Prime Minister Gordon Brown has backed the limited use of intercept evidence in court, after an independent review.
Phone tap evidence is not admissible in court
The Chilcot report says phone tap evidence was needed in some cases in England and Wales for security reasons.
But it says material should not be used against the wishes of the agencies collecting it - or if it could have been gained in another way.
Mr Brown told MPs detailed plans would now be drawn up to implement the report findings "as soon as possible".
He told MPs in a Commons statement: "The use of intercept evidence characterises a central dilemma that we face as a free society - that of preserving our liberties and the rule of law, while at the same time keeping our nation safe and secure."
But he also stressed there would be further extensive work to ensure that sensitive surveillance techniques were protected under any new regime.
The Chilcot report also stated there was no evidence that the introduction of intercept material as evidence would reduce the need for control orders, added Mr Brown.
Neither did it rule out the need for extending detention of terror suspects beyond the current 28 day limit as some campaigners have claimed, the prime minister told MPs.
He announced the setting up of a cross-party group, chaired by Sir John Chilcot, to implement the report's findings - provided nine detailed tests were met.
These included the potential cost of transcribing phone conversations and e-mails and any impact on the co-operation between intelligence agencies and police.
Previous prime ministers have rejected the use of phone tap evidence over fears it would reveal police and security agencies' techniques and create too much paperwork.
Mr Brown told MPs there were still "very big hurdles" to clear before the changes could become law but he was confident that would happen.
Conservative leader David Cameron welcomed the Chilcot report, but warned that the implementation body must not be a "talking shop for further delay".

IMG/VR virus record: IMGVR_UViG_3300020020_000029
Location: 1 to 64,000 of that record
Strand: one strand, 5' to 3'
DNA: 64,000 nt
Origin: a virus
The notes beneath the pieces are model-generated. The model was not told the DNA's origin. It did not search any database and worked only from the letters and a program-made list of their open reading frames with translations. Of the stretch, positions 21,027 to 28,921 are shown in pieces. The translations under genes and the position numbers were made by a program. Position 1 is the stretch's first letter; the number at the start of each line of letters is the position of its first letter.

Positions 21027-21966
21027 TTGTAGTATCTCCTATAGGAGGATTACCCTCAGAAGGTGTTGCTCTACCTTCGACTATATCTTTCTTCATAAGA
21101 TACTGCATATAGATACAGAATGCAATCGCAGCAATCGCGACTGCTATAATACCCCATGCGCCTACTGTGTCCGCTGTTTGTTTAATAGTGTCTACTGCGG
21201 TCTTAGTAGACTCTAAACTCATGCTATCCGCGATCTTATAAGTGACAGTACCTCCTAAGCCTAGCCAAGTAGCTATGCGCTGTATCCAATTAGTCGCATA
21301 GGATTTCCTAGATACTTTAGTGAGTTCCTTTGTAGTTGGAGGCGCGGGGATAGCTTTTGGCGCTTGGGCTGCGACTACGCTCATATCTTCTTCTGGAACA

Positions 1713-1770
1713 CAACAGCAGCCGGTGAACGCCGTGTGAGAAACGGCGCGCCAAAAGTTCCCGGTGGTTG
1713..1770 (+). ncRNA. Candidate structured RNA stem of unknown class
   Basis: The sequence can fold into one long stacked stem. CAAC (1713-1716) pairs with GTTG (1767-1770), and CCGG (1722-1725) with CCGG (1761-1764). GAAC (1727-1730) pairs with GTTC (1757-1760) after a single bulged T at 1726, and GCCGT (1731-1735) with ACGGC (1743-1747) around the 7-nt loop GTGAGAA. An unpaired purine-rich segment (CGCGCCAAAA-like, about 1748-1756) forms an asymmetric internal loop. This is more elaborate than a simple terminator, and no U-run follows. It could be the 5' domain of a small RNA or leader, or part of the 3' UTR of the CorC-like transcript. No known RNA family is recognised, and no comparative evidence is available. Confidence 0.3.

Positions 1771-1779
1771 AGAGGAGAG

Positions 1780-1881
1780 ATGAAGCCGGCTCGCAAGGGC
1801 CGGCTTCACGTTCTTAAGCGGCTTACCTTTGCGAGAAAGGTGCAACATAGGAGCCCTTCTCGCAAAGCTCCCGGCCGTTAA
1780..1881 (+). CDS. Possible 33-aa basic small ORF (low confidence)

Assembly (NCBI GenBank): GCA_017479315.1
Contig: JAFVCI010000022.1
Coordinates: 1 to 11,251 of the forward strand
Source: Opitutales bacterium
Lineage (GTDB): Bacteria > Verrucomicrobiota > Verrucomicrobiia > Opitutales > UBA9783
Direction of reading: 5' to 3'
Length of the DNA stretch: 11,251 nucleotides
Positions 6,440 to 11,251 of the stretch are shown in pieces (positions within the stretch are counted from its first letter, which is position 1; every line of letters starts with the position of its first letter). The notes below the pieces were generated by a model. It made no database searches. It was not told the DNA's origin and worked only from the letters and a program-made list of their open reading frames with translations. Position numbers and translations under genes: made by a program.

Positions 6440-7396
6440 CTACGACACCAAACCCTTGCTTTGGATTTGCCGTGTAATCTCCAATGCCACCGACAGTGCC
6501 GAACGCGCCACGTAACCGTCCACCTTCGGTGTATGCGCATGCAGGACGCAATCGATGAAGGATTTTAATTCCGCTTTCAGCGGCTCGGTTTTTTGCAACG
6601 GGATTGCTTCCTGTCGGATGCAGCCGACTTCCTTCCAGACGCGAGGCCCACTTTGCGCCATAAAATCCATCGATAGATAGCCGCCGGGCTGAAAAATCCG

He added: "It is clear what needs to be done - intercept in court so we catch, convict and imprison more terrorists. We must not put off endlessly what needs to be done."
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Lib Dem leader Nick Clegg also welcomed the review, which he said left the "door ajar" for implementation of intercept evidence in court.
The UK is one of a few countries that bans such evidence and the security services are opposed to its use.
But Mr Brown told MPs Britain was "unique" because of its close cooperation with intelligence agencies in other countries and the fact that it was also bound by EU rules, unlike the US or Australia.
Not a 'silver bullet'
Sir Paul Lever, chairman of the Royal United Service Institute and former chairman of the Joint Intelligence Committee, said the intelligence were concerned their phone and e-mail interception techniques would be revealed.
But he said the use of such evidence would be restricted as intelligence agencies would retain control of the material and could veto its use in court.
He told BBC Radio 4's The World at One: "It is not going to be something that is widespread. I think the government is only going to use this in cases where it is absolutely vital."
Lib Dem peer, Lord Carlile, the government's reviewer of anti-terror laws, broadly welcomed the phone tap idea but warned the government not to see it as a "silver bullet".
"It is vitally important not to view intercept evidence as a silver bullet which will exclude the need for other things, " he said.
"Having been independent reviewer of terrorism legislation for six-and-half years I am firmly of the view that a very small number of cases will gain if intercept evidence becomes admissible.
"But it may be one or two cases in the next three of four years at most."